"Illegal" Street Racing Show Shuts Down Highway With Police Help
UNION CITY, Oklahoma - A show about illegal street racing in Oklahoma is raising some serious red flags, this after the show's producers close a major US Highway. And News 9 has learned a local police department was helping them.
State Highway 81 in Union City was shut down for about 10 hours Saturday night while the crew taped the show. Burn out marks and a black oily substance still remained on the highway Wednesday.
The Discovery Channel show Street Outlaws is said to be about illegal racing on the streets of Oklahoma City, but in reality they were shooting about 20 miles outside OKC in Union City.
When News 9 photojournalist Cody McDonell showed up with a camera Saturday night he was told he had to leave. A guy wearing a T-shirt flashed a badge and identified himself as a "police officer in Oklahoma".
"It is a permitted area. It is closed," he said.
And even though News 9 was on a public street, a Union City police officer stepped in and threatened to throw our photojournalist in jail.
"If you don't want to leave I will put you under arrest," he said.
Officers on the scene said since this was permitted area we were not allowed to be there. On Wednesday Union City Police Chief Robert Ague said we were creating a hazard.
"Creates a hazard for the motoring public and whenever you have vehicles sitting off on the side of the road it creates a traffic hazard," he said.
OSU Associate Professor and First Amendment expert Dr. Joey Senat says, in either case, we were well within our rights as a news organization to be there.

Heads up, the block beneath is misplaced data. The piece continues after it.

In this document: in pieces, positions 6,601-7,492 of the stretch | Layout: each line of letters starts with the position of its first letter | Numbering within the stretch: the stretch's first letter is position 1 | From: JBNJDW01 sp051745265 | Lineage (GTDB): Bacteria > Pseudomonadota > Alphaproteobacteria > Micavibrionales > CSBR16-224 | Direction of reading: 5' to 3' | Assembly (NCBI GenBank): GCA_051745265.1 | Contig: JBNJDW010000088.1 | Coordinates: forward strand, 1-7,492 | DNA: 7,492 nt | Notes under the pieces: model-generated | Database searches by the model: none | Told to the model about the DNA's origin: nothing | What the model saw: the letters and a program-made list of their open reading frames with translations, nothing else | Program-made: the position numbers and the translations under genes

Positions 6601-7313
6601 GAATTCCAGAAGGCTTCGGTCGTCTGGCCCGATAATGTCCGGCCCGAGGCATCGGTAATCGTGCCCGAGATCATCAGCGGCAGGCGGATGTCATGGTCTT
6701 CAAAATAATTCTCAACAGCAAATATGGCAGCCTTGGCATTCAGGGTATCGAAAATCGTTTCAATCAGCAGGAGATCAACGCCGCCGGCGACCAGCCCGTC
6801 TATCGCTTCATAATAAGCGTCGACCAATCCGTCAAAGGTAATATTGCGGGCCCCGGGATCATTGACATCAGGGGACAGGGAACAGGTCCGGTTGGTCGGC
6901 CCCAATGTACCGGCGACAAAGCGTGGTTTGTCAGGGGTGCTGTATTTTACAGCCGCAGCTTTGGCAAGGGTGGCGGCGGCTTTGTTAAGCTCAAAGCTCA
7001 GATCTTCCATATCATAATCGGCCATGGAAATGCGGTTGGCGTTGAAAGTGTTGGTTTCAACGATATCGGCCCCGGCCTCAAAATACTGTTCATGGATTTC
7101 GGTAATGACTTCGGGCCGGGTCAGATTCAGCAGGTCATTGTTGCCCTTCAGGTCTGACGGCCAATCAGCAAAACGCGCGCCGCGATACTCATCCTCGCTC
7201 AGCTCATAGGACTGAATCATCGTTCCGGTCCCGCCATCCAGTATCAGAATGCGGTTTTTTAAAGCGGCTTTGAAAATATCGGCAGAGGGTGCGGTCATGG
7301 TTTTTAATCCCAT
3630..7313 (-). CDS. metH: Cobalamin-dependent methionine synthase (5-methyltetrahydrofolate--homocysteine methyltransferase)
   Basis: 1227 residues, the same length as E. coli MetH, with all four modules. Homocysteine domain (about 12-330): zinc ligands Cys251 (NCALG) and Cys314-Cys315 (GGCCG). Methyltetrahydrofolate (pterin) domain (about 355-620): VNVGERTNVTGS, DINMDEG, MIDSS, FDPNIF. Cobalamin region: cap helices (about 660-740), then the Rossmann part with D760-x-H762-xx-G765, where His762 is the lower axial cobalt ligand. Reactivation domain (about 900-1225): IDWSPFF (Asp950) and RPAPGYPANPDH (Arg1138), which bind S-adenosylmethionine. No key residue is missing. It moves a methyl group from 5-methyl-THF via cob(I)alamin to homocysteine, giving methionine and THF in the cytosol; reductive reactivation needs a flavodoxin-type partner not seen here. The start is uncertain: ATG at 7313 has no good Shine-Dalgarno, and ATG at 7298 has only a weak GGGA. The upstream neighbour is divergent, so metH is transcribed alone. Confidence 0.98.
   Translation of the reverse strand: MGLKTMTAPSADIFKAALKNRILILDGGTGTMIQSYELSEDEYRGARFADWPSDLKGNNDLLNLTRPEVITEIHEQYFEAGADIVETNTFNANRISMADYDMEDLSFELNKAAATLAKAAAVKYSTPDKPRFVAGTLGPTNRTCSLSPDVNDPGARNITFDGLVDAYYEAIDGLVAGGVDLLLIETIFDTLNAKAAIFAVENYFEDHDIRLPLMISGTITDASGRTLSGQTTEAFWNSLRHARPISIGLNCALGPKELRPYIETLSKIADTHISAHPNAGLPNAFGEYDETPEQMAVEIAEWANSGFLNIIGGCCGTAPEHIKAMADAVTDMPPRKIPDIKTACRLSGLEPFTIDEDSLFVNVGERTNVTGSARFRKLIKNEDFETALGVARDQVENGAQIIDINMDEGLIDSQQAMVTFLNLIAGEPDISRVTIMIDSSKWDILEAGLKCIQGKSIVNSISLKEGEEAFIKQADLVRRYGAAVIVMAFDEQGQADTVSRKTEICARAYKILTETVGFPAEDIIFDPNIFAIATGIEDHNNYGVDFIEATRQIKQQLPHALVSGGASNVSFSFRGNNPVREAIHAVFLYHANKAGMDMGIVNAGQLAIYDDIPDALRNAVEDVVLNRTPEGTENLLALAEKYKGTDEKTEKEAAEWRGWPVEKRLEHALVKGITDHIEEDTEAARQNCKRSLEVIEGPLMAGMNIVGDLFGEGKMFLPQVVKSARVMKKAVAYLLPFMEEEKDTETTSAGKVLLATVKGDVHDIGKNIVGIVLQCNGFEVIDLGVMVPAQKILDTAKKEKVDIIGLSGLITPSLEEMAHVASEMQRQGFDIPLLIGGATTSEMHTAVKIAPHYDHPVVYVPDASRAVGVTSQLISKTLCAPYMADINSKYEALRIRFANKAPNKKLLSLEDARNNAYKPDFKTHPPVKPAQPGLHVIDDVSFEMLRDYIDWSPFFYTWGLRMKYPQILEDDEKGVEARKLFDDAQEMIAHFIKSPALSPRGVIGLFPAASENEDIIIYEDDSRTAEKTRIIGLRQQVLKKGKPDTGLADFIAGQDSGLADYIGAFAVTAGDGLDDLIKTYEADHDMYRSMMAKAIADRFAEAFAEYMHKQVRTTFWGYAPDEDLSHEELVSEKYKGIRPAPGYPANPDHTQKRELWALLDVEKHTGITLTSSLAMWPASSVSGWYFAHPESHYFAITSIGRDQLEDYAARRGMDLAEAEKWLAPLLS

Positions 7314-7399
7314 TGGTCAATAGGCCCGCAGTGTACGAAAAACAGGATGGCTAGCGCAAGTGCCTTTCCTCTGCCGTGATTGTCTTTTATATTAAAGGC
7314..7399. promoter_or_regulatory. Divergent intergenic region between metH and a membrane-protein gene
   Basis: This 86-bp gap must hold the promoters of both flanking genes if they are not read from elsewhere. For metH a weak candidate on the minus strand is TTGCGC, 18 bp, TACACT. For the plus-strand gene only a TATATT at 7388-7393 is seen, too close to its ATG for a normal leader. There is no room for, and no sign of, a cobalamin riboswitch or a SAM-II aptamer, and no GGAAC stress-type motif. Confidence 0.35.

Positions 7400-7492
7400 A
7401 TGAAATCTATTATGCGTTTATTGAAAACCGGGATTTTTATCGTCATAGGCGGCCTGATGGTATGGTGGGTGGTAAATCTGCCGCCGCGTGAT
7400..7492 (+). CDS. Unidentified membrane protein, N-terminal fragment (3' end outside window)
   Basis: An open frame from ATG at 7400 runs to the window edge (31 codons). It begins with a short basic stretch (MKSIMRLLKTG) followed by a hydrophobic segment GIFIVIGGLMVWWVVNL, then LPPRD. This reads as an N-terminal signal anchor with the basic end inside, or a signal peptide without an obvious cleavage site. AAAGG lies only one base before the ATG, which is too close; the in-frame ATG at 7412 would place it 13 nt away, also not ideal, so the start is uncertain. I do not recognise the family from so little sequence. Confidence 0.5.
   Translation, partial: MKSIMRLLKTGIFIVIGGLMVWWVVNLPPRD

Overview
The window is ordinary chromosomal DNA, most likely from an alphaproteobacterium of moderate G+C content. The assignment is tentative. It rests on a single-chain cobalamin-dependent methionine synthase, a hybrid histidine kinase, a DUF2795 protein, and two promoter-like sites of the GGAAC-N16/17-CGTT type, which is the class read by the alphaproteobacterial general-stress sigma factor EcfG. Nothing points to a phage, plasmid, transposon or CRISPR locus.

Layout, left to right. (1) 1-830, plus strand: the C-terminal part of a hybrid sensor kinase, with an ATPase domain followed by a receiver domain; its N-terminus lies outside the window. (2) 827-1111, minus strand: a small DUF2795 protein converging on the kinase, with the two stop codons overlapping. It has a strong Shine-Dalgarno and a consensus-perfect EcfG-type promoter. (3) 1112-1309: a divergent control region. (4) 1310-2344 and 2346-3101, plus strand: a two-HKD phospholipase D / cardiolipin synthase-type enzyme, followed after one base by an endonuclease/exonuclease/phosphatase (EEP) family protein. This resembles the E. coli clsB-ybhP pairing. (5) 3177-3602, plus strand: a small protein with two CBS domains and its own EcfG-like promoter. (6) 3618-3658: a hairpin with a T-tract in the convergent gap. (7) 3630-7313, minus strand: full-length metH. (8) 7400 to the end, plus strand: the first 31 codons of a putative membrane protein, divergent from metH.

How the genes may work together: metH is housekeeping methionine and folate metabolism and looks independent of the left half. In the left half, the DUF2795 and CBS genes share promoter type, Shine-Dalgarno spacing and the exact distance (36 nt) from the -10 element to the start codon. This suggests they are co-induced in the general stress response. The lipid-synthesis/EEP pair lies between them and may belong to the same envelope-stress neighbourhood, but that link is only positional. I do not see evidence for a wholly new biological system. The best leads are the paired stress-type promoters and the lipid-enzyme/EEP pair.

Those who live in the area say the racing on the highway has become a common occurrence.
"There for a while it was every week for a couple weeks," said Jenny Shieber.
Shieber says she has no serious issues with the closing of the highway. But the Oklahoma Highway Patrol (OHP) says they received complaints from drivers on Saturday night.
A permit says the show's producers paid $25 to block off the highway beginning at 6 p.m. Ague says they did not notify the Oklahoma Department of Transportation (ODOT) or OHP.
"Anytime you would shut down a US Highway that was designated a commercial motor vehicle oversized road route without prior approval, we really frown on that," said Lt. Betsy Randolph with the Oklahoma Highway Patrol.
Randolph says this case brings up a host of concerns.
"If the roadway is going to be shut down we really would rather it not be for illegal purposes as in illegal street racing," said Randolph.
In addition, Randolph says they don't believe there was the proper traffic notices or alternative routes set up. And there's also the issue of the mess left behind.
"The burden on cleaning up the highway on this sort of event goes back to the taxpayers," said Randolph.